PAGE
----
Marianne Martin (born November 1, 1957 in Fenton, Michigan) is an American road racing cyclist. She won the first Tour de France for women in 1984 (now called the Grande Boucle), covering the 616-mile course in 29 hours, 39 minutes, and 2 seconds. The race was held in July and had 18 stages. The women's tour ran the same time as the men's and finished 2-3 hours before the men each day. 
Martin suffered from anemia earlier in the year and had been riding poorly, but she took the lead in the 14th stage when they encountered the climbs. Martin was a good climber and never gave up the lead after that into Paris. The streets were said to contain more two million spectators watching the race.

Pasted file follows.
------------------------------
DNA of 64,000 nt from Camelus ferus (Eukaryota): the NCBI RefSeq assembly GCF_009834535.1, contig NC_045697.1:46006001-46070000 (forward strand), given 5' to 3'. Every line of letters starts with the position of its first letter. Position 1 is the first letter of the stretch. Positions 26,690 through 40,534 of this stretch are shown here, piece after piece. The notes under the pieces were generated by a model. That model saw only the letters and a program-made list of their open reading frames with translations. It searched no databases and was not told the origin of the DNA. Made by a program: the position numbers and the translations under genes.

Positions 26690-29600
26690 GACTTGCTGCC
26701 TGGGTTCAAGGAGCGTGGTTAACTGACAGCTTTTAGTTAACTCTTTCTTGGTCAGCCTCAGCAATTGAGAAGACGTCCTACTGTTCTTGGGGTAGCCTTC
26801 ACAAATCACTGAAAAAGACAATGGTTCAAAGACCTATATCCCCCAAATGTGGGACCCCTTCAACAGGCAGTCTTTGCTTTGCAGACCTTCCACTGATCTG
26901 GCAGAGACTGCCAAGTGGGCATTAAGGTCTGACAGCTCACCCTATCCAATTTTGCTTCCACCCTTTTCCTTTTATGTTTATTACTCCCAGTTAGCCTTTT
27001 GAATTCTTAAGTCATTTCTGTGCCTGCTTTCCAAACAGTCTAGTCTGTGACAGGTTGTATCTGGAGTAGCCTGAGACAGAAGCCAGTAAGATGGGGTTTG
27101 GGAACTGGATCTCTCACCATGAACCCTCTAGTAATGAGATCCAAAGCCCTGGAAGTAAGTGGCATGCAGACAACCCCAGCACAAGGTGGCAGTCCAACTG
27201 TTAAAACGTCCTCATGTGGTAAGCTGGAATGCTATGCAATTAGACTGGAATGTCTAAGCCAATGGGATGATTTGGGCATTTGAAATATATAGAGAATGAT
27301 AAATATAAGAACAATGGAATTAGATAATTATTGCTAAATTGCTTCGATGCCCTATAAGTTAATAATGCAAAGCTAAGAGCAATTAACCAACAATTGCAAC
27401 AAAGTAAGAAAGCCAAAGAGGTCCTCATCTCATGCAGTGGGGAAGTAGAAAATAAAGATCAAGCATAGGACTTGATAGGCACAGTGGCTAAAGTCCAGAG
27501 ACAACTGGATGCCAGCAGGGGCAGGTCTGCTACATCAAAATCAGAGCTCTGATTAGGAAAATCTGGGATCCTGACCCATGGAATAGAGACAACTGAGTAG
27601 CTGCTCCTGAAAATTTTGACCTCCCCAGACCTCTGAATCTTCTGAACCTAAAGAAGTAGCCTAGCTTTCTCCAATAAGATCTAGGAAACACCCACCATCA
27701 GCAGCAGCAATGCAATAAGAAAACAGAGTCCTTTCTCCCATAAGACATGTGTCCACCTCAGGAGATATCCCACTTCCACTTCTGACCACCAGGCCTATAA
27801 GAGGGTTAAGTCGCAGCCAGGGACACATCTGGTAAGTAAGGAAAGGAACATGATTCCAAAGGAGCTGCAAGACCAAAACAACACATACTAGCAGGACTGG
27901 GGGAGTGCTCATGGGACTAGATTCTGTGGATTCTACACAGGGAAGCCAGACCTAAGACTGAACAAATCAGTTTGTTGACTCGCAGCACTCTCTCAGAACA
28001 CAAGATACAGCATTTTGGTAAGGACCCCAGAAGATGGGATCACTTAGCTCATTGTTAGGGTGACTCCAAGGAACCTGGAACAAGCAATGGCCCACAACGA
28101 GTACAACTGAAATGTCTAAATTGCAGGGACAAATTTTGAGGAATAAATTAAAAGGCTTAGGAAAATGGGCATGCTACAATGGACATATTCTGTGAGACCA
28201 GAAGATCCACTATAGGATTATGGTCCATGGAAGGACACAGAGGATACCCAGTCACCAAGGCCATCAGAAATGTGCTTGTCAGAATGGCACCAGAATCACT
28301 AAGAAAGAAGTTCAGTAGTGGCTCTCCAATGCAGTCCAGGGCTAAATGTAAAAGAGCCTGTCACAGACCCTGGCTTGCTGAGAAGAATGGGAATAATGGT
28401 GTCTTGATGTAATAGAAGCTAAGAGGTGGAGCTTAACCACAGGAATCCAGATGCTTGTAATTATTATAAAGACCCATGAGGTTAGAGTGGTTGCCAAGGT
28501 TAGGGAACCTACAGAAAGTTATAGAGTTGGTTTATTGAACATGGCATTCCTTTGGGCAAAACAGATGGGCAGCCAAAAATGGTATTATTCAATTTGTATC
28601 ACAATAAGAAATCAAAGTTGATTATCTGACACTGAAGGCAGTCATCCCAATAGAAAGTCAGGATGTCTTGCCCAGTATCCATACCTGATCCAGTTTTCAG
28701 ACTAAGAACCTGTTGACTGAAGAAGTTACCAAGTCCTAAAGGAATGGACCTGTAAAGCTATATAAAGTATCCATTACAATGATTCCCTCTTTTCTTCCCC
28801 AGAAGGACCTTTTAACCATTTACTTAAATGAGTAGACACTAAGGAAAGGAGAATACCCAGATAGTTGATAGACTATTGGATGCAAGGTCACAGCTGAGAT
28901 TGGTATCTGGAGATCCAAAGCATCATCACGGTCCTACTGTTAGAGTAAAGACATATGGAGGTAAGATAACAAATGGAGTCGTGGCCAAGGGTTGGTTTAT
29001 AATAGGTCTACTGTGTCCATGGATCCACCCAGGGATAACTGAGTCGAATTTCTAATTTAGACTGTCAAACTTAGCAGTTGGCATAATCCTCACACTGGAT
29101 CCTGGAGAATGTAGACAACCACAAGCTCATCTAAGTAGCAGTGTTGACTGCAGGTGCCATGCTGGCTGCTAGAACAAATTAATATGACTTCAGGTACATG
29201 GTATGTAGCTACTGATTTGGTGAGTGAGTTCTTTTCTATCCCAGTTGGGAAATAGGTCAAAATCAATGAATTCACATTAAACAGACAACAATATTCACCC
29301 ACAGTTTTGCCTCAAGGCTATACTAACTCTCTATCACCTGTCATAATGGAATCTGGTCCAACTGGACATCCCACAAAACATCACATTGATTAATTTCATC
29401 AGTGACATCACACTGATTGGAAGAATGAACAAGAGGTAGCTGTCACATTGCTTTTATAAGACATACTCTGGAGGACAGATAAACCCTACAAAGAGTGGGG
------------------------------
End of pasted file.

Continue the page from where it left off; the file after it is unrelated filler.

Martin, along with runners up Heleen Hage (Dutch) and Deborah Shumway (American), stood on the podium with male champions Laurent Fignon, Bernard Hinault and Greg LeMond. Fignon's prizes were valued at over $225,000 (adjusted to 2016). Martin was awarded a trophy and $1,000.
- "Archived copy". Archived from the original on 2010-10-28. Retrieved 2010-10-01.CS1 maint: Archived copy as title (link)
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